Biomaterials + Multispecies Relations

Erin Cuana

This course traces along the multispecies ethnographic and feminist techno-scientific scholarship of Anna Tsing and Donna Haraway, both of whom are informed by folk and indigenous oral traditions of Animism. We will work with David Abram’s definition of Animism, which he describes as a “perceptual experience” of objects, plants, animals and other phenomena as active, dynamic, and participatory: in other words the acceptance that we can “never directly experience any phenomenon as definitely inert or inanimate.”

Working within these traditions, we will engage with biomaterials through communal growing and fabrication using bacterial cellulose, mycelium, lactobacilli, yeast, and more. Each week we will go over a different biomaterial growing process while considering our unique positions within multispecies relations and interspecies storytelling.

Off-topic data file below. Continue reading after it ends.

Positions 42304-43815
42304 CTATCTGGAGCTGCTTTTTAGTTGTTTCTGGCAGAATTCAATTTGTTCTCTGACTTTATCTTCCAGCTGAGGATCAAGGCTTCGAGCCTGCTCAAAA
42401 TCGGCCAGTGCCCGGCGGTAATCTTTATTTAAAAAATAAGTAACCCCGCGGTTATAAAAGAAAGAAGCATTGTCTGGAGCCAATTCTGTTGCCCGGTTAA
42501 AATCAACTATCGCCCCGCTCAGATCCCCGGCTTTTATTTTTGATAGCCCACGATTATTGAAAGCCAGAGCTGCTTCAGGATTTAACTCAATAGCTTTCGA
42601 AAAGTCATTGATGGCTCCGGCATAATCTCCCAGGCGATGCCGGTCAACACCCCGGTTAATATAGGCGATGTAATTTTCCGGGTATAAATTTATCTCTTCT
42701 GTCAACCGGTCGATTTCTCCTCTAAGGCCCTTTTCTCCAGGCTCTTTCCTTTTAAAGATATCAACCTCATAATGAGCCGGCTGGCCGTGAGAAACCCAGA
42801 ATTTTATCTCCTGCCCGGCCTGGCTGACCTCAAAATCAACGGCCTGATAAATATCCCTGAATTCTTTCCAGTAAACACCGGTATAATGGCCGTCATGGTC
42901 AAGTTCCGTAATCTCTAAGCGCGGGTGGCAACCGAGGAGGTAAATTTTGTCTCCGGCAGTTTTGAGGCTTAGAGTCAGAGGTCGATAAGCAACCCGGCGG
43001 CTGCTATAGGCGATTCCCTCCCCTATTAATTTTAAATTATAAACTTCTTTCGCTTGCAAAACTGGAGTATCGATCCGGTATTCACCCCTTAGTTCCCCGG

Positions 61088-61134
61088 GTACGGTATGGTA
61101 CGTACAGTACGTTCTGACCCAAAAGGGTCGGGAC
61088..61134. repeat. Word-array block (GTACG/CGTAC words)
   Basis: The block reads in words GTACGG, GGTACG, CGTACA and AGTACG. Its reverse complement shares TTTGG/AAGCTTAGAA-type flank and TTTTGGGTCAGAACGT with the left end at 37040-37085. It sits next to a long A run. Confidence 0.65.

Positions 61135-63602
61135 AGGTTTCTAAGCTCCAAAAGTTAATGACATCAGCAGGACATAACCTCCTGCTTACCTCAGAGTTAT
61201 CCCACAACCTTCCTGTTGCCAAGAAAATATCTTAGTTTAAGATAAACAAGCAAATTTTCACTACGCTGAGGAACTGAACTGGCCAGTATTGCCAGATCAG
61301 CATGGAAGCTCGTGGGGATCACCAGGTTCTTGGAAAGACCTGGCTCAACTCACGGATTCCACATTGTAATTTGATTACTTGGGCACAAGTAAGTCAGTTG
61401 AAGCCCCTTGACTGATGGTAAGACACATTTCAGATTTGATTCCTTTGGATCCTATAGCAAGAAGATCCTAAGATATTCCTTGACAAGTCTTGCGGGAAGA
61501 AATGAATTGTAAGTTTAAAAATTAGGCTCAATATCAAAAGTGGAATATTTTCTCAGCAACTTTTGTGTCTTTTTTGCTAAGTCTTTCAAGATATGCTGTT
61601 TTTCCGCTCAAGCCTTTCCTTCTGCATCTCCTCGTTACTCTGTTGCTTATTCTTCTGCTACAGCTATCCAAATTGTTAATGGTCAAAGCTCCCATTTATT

During the course students will participate in research that is somatically based, and writing as a generative pathway to create their own multispecies allegories and exploratory projects. Students will leave the class with a situated design or creative project within multispecies worldbuilding that incorporates novel fabrication techniques. The materials we will cover in this class have a myriad of applications such as: being cast into 3D printed or CNC’d molds, integrated with physical computing, speculative worldbuilding, and compostable/environmentally conscious design practices. We will look over and talk about the work by artists such as: Natalie Jeremijenko, CAConrad, Alexis Pauline Gumbs, David Abram, Anicka Yi, Bo Zheng, Una Chaudhuri, Agnieszka Kurant and Ernst Karel.